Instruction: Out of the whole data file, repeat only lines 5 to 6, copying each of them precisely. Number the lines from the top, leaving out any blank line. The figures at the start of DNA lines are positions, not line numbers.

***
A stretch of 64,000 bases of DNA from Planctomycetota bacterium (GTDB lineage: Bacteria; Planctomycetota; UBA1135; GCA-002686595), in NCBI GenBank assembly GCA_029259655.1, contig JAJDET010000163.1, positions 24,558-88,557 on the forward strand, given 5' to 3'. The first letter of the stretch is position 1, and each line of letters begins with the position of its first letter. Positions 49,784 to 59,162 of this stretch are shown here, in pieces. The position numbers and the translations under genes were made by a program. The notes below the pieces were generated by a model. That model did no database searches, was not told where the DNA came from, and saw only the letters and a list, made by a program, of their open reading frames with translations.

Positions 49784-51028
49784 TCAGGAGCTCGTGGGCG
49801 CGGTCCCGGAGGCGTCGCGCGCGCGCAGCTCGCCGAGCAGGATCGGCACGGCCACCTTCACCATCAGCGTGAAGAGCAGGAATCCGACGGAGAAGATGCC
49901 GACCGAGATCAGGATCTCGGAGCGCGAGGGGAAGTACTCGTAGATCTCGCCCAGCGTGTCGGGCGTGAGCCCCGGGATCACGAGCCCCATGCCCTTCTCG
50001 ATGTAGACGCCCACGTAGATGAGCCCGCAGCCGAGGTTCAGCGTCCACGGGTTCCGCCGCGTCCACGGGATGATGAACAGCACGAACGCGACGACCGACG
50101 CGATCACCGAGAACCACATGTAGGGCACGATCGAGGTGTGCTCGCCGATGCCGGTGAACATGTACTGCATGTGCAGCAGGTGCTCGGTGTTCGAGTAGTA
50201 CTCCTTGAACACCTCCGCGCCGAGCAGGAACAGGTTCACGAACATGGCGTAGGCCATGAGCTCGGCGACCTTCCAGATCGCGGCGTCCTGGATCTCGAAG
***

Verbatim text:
49901 GACCGAGATCAGGATCTCGGAGCGCGAGGGGAAGTACTCGTAGATCTCGCCCAGCGTGTCGGGCGTGAGCCCCGGGATCACGAGCCCCATGCCCTTCTCG
50001 ATGTAGACGCCCACGTAGATGAGCCCGCAGCCGAGGTTCAGCGTCCACGGGTTCCGCCGCGTCCACGGGATGATGAACAGCACGAACGCGACGACCGACG